For a better understanding of the present invention, reference should be had to the following detailed description taken in conjunction with the drawings, in which:
FIG. 1 is a front perspective view of a new and improved toy car crushing apparatus constructed in accordance with the features of the present invention and illustrated in a condition ready for play;
FIG. 2 is a schematic diagram illustrating a mechanism for fabricating or molding toy cars for use in the car crushing apparatus of FIG. 1;
FIG. 3 is a top plan view of the apparatus of FIG. 1 with portions broken away and in section for illustrating internal components thereof;
FIG. 4 is a longitudinal, vertical, cross-sectional view taken substantially along lines 4--4 of FIG. 3;
FIG. 5 is a fragmentary, vertical, cross-sectional view, similar to FIG. 4, but showing operative components in a different operative position;
FIG. 6 is a transverse, vertical, cross-sectional view taken substantially along lines 6--6 of FIG. 3;
FIG. 7 is a transverse, vertical, cross-sectional view taken substantially along lines 7--7 of FIG. 3;
FIG. 8 is a transverse, vertical, cross-sectional view taken substantially along lines 8--8; and
FIG. 9 is a transverse, vertical cross-sectional view taken substantially along lines 9--9 of FIG. 3.DESCRIPTION OF THE PREFERRED EMBODIMENT
Referring now more particularly to the drawings, in FIG. 1 is illustrated a new and improved toy car crushing system constructed in accordance with the features of the present invention and referred to generally by the reference numeral 10. The system includes a toy car crushing apparatus 12 adapted to closely simulate the action of a real life mechanism and in accordance with the present invention, especially adapted to crush and compress small toy cars or motor vehicles 14 into smaller, generally rectangular-shaped bundles or blocks resembling chunks of scrap metal 16. The junk cars 14 are brought to the crusher 12 with a toy wrecker 18 and after crushing, the scrap metal blocks or bundles 16 are loaded onto a toy delivery truck 20 for hauling away.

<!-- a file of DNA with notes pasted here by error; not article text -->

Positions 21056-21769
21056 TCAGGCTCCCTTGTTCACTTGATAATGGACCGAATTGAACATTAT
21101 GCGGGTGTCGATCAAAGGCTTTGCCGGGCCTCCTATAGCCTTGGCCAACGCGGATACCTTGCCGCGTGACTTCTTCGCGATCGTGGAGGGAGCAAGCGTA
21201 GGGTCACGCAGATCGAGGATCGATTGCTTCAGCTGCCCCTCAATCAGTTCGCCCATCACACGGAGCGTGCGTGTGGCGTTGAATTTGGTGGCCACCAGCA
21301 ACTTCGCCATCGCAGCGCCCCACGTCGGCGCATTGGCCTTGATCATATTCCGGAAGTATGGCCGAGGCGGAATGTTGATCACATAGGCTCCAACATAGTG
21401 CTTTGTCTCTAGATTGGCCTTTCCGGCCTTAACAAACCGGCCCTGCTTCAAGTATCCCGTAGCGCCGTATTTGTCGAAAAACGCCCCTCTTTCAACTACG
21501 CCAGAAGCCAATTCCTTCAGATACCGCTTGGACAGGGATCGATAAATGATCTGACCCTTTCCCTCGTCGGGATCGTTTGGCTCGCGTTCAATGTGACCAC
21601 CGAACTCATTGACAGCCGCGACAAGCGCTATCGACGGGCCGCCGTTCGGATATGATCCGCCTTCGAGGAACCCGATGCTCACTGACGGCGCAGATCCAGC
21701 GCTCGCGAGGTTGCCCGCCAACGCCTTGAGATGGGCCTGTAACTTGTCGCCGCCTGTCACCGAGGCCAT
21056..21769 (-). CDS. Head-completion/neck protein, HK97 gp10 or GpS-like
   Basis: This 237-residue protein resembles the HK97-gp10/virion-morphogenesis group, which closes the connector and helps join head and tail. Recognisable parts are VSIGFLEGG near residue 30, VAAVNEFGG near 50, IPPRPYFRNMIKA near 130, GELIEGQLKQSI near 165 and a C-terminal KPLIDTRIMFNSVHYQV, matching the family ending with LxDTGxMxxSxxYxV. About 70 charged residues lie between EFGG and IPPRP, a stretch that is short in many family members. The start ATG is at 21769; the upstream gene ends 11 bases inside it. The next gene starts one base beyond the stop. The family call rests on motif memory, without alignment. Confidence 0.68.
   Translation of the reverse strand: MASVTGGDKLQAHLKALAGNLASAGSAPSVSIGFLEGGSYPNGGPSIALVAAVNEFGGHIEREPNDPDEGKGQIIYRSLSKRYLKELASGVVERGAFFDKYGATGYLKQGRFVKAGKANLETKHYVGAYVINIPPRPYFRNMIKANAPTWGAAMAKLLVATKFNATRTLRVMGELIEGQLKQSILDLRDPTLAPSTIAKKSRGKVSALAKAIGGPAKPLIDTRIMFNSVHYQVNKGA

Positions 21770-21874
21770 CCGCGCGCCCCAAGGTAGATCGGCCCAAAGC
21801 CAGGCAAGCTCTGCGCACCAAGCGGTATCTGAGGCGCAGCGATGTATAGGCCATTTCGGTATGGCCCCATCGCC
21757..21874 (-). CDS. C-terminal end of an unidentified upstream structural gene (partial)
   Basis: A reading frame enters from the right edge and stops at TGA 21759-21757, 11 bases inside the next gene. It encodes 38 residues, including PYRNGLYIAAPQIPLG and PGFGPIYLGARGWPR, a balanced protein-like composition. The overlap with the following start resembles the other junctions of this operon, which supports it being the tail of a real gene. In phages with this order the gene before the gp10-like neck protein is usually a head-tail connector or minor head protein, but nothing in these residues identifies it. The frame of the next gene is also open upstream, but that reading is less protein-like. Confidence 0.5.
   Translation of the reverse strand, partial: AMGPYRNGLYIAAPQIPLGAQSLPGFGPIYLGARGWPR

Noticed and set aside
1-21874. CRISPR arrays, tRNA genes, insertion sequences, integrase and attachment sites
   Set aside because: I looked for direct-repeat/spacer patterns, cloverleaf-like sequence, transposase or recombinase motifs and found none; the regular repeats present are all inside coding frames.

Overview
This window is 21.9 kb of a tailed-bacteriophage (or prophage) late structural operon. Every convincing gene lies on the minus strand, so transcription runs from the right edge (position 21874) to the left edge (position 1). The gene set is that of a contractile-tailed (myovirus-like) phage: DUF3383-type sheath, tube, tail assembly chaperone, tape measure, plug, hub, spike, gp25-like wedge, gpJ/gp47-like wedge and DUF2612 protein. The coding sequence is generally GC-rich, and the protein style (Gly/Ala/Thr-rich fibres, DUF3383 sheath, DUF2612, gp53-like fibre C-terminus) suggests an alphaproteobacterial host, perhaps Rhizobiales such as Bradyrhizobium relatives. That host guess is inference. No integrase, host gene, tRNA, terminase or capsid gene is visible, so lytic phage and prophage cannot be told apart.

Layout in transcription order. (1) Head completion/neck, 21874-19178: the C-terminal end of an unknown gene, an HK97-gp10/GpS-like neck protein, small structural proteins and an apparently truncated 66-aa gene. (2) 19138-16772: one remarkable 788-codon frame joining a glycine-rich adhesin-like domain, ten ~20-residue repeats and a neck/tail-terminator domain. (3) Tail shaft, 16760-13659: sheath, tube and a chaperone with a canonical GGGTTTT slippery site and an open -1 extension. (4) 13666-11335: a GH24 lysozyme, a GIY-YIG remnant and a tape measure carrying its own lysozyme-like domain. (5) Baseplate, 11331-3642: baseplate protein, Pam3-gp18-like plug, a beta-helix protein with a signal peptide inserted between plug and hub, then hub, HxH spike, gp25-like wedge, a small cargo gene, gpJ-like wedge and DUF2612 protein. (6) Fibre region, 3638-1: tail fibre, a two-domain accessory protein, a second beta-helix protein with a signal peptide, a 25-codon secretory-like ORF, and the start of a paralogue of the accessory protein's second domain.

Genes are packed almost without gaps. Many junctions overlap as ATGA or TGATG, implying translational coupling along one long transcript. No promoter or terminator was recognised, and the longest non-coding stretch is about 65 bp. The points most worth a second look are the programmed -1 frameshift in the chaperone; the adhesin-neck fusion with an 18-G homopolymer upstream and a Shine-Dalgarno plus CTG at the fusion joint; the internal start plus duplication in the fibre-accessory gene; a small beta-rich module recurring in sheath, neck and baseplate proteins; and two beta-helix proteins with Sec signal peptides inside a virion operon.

In accordance with the invention, small toy cars 14 may be fabricated for use with the crusher 12 from small, rectangularly-shaped pieces 22 of thin, flexible, mold-deformable, sheet material which can be readily molded into shape with a male and female mold 24 and 26 respectively, as shown in FIG. 2 in schematic form. The sheet material may comprise a metallic material such as aluminum foil to provide a semi-permanent shape of a finished body shell 28 for the cars 14. After the molding operation is completed, the shaped body shell 28 is placed in a female mold 30 having a serrated peripheral edge 30a to facilitate removal by tearing of the excess flashing material 28a around the lower edge of the finished molded shell. The finished shell may then be mounted on a small rectangular, chassis or base 32 having pairs of front and rear wheels 34 so that a finished toy car 14 then closely resembles in miniature, an automobile or other motor vehicle which is ready for the junk yard.
It should be noted from FIG. 2, that the molded, deformable, thin, flexible shell 28 is not permanently attached to the supporting chassis structure 32 of the vehicle and accordingly, the shell is readily removed from a chassis by lifting the shell upwardly. The vehicle chassis 32 and wheels 34 thus remain intact for subsequent use with another molded, vehicle body shell 28.
In accordance with the present invention, the crushing mechanism 12 includes an elongated generally rectangular base or receiving platform 36 having a sloping ramp 38 at the receiving end to accept the cars 14 brought in by the wrecker 18 during play. On the upper surface of the receiving platform, there is provided a pair of spaced apart transversely extending, wheel positioning, curbs or rails 40 adapted to maintain a car 14 in position on the platform ready for pick up by a traveling lift mechanism 42.